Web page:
DeLay: Ethics, Shmethics

The Bug Man gets a helping hand from the GOP caucus, ethics committee

It was a mixed bag on the Tom DeLay Watch last week, as congressional actions taken on his behalf seemed only to deepen the public relations swamp slowly sucking in the House majority leader. House Republicans, flush with electoral victory, decided they would reverse the decadelong rule that any House leader under indictment must step down until the indictment is resolved. The action – on a motion from U.S. Rep. Henry Bonilla, R-San Antonio – took place in the shadow of the ongoing investigation by Travis Co. District Attorney Ronnie Earle of DeLay-related campaign fundraising committees, marked most recently by the felony indictment of three DeLay associates.

The rule had been adopted in 1993 in an effort to embarrass House Ways and Means Chair Dan Rostenkowski, D-Illinois, after his indictment on corruption charges. Bonilla said he wanted to protect the GOP leadership from any "crackpot district attorney," echoing GOP dismissals of the Earle investigation. Earle responded, "The action by the members of the House ... has no effect on the ongoing investigation by the grand jury, but it should be alarming to the public to see their leaders substitute their judgment for that of the law enforcement process."

A couple of days later, the House ethics committee issued a reproving letter to Rep. Chris Bell, D-Houston, whose complaint against DeLay earlier this year resulted in two formal admonitions of the Sugar Land Hammer. The committee charged Bell with including in his complaint "innuendo, speculative assertions, or conclusory statements," because he exaggerated the available evidence against DeLay concerning his relationship with Westar Energy and attempts to use the Federal Aviation Administration in tracking the Democratic Texas House Members who fled to Oklahoma in opposition to re-redistricting.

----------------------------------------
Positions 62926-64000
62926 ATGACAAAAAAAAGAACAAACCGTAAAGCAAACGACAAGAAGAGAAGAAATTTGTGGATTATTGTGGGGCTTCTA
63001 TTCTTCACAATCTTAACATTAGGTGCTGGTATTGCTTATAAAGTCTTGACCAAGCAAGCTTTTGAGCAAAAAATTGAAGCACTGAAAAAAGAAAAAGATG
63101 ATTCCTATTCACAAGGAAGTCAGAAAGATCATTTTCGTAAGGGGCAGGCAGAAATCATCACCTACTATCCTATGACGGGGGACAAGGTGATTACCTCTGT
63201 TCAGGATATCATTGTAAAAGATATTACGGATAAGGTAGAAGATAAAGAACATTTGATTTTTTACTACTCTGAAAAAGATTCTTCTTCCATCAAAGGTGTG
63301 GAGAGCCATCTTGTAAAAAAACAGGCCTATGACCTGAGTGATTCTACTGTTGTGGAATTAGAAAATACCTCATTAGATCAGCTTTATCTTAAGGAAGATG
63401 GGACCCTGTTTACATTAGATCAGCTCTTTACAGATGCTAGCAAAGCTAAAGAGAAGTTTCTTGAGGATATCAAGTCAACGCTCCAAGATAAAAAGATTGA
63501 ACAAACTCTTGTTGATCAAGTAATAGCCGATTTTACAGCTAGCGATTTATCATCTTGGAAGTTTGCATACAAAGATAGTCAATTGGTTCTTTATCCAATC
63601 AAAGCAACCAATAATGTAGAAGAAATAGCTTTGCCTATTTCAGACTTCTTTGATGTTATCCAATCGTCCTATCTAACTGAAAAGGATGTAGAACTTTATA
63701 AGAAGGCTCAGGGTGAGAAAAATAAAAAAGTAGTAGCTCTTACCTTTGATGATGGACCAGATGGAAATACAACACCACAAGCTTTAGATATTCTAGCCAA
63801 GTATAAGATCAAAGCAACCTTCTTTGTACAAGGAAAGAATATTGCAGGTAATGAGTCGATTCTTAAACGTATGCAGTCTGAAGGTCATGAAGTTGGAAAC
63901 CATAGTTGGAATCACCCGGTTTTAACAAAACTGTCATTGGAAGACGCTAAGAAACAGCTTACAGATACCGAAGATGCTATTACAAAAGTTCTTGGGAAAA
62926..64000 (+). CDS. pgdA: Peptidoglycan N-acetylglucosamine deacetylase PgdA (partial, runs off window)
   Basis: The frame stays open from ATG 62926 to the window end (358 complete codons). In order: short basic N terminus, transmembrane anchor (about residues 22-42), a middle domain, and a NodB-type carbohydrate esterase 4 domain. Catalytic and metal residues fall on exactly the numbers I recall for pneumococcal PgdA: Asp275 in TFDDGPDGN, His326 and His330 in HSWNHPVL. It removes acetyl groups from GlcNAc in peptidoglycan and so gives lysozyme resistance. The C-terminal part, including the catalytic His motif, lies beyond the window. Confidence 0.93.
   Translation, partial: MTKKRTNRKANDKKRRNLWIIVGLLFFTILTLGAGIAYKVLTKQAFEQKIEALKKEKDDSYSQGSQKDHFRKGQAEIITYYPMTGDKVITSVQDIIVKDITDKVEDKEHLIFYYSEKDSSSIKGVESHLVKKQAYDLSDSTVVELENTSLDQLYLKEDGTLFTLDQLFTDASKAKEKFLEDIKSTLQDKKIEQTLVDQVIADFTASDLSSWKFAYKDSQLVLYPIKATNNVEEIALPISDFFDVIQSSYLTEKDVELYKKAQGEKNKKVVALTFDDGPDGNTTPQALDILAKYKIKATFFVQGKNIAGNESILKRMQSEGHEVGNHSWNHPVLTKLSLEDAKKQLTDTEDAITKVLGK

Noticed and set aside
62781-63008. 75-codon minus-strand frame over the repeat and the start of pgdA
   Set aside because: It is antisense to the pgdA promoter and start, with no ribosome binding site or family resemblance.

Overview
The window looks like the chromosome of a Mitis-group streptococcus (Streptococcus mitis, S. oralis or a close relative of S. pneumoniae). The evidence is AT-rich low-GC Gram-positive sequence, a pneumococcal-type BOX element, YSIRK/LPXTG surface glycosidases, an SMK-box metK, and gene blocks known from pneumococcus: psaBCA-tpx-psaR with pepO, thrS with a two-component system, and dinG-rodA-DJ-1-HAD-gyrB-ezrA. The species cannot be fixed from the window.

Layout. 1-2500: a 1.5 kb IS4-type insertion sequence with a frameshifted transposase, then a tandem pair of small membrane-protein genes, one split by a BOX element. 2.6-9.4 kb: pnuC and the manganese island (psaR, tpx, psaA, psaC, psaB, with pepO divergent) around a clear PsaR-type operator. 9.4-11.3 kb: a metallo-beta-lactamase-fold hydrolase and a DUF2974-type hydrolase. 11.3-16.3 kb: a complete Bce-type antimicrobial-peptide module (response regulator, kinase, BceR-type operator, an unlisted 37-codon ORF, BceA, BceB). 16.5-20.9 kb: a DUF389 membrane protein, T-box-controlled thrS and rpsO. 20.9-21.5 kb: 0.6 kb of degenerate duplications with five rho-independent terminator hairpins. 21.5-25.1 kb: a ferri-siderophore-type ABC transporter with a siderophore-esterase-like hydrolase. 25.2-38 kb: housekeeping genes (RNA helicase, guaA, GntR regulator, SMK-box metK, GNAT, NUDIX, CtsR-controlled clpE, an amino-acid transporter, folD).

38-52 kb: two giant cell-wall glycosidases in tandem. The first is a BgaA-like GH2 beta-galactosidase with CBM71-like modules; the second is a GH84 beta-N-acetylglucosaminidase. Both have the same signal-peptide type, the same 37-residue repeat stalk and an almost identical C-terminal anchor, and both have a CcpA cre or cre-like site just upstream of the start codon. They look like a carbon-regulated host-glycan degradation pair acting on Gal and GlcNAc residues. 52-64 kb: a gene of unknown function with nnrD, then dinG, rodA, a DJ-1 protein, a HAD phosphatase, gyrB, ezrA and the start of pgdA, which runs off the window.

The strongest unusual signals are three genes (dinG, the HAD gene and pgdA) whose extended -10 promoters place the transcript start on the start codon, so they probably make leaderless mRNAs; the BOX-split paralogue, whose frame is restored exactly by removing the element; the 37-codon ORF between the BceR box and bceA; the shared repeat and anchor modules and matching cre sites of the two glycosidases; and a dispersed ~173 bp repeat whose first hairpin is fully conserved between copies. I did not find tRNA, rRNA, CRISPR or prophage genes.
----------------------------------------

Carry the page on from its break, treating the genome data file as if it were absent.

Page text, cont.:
Bell said he "accepted the guidance of the committee," but distinguished the letter from the earlier formal "admonitions" addressed to DeLay. DeLay, for his part, denounced Bell as a "partisan stalker" and said the committee's letter "confirmed [Bell's] utter contempt for Congress. And by continuing their announced strategy to forgo the battle of ideas and instead personally attack Republican leaders, the Democrat Party has confirmed its utter contempt for the boundaries of political discourse."

It's not clear if that language meets the committee's standard of "innuendo, speculative assertions, or conclusory statements," and we're unlikely to find out. The public- advocacy groups that had worked with Bell on his complaint – the first by a member of Congress in seven years, when the committee stopped accepting outside complaints – said the letter would almost certainly discourage any future complaints, for they would effectively require that a complainant know the outcome before he or she submitted the complaint.

Said Melanie Sloan of the Citizens for Responsibility and Ethics in Washington, "It will be nearly impossible for anyone to file a complaint that meets the committee's new standard. This provision effectively prohibits anyone from filing a complaint based on a reasonable belief that an ethics violation occurred." Citing the earlier vote of the GOP caucus on the leadership rule, Sloan added, "The only thing left to do is disband the ethics committee altogether and drop the pretense that the House takes ethics seriously."

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Tomstown, Tom DeLay, Henry Bonilla, Ronnie Earle, Chris Bell

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